If you ever wash your kayaks or do some periodic maintenance you’ll know that a good set of boat supports makes the job much easier. As my old ‘sliced off’ director chair boat supports are developing a serious list to port, I decided to make some new ones… rot proof, weatherproof and high enough to put the kayak at a comfortable working height. I knocked these units up in about an hour and they were pretty cheap too.
I intended to use 50 mm plastic tubing but the T pieces I needed were not exactly 90 degree units so I used ordinary 90 mm waste pipe instead. They look a bit like an oil refinery when assembled but they work! At the local plumbing supplies shop I bought: 8 x 90 degree bends 8 x 90 degree T pieces 2 lengths (each 6 metres long) of 90 mm plastic waste pipe 1 small pot of polystyrene glue This is enough to make two boat supports.
Using a wood saw, I squarely cut the pipe into sixteen lengths of 500 mm and eight lengths of 100 mm long. Using the glue, I assembled no more than two joins at a time. You have to work quickly because the glue sets forever in about 15 seconds so if you make a mistake you have to junk the bits.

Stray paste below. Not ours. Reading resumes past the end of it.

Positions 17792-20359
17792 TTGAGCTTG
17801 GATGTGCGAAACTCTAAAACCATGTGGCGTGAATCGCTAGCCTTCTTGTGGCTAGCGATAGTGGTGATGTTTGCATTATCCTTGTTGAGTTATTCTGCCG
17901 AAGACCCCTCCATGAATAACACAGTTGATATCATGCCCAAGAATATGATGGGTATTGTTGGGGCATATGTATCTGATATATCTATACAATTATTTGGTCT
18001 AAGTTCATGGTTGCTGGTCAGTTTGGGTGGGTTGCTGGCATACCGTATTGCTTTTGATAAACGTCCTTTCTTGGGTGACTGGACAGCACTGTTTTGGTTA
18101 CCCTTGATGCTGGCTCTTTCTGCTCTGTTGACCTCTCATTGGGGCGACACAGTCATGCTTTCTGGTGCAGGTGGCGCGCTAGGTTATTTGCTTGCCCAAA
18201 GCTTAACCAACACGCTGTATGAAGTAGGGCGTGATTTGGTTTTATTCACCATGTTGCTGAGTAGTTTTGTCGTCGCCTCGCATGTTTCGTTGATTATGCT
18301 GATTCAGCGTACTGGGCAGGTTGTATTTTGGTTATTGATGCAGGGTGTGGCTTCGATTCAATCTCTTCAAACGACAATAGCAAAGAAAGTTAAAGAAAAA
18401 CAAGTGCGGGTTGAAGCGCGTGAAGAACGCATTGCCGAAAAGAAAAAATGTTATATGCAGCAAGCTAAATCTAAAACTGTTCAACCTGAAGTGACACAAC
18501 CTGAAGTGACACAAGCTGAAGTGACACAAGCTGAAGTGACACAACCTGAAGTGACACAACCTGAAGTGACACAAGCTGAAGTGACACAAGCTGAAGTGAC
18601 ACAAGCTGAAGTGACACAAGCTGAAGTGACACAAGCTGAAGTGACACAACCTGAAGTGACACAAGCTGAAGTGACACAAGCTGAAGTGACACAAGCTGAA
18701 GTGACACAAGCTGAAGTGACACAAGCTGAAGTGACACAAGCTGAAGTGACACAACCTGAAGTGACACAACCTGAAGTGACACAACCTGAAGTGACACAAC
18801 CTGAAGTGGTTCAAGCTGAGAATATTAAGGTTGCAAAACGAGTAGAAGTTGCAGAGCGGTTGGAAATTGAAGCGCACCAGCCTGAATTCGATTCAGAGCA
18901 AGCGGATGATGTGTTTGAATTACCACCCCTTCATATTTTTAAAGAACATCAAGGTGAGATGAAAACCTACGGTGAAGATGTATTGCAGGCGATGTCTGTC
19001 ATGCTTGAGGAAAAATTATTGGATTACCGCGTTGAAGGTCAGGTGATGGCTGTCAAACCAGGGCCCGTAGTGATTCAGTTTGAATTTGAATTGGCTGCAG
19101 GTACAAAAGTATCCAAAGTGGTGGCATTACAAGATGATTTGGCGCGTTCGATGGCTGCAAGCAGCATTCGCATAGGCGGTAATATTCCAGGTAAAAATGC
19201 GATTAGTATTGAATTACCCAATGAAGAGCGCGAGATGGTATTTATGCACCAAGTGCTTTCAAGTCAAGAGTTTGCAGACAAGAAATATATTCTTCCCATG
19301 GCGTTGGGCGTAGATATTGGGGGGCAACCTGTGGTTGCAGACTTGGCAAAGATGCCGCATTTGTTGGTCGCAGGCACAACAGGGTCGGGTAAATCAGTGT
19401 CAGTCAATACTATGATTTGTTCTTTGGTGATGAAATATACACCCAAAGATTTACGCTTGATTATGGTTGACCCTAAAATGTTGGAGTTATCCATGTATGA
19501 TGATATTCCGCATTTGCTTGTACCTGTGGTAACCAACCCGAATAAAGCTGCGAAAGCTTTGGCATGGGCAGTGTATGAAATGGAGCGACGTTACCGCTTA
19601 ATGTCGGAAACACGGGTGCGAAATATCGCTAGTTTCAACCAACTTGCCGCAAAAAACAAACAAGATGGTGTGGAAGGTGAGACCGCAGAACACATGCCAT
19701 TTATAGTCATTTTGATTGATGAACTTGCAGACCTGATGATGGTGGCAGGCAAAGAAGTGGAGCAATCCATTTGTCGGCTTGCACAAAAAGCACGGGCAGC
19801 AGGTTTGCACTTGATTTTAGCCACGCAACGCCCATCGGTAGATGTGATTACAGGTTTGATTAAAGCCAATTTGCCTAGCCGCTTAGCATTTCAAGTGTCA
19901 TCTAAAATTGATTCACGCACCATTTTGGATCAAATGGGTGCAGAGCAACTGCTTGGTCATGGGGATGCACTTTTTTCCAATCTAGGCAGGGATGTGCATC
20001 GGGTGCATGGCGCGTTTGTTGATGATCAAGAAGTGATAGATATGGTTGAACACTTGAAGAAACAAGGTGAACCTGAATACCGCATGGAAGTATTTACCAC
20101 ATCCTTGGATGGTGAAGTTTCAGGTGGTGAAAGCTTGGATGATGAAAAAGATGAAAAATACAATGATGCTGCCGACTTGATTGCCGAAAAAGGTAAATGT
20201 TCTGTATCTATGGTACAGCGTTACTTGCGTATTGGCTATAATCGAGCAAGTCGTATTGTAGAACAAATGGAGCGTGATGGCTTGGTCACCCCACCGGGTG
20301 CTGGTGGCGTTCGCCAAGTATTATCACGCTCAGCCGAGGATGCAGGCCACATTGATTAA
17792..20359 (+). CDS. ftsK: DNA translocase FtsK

I glued the legs into the T pieces with a 100 mm section into the top of each T piece. A horizontal bit was then glued into two opposing T pieces and each unit laid on the ground to check that the legs were parallel before the glue set. I glued two 90 degree bends to each of the remaining pipe lengths. It’s important that the openings in the bends point in exactly the same direction as they are glued up.
If not, the resulting boat support will be skewed. I then stood up two of the leg units about 500 mm apart in a roughly square shape ready for the ‘lids’ to be glued on which would lock the unit together. I applied glue to the inside of two 90 degree bends on a length of pipe and pushed it into place. I quickly checked it for square to ensure that the remaining piece would go on easily.
With the last top on, the supports only needed some slings. I used a few scrap doubled over pieces of shade cloth as slings, screwing it all down into the pipe with self tappers through a clamping plastic strip.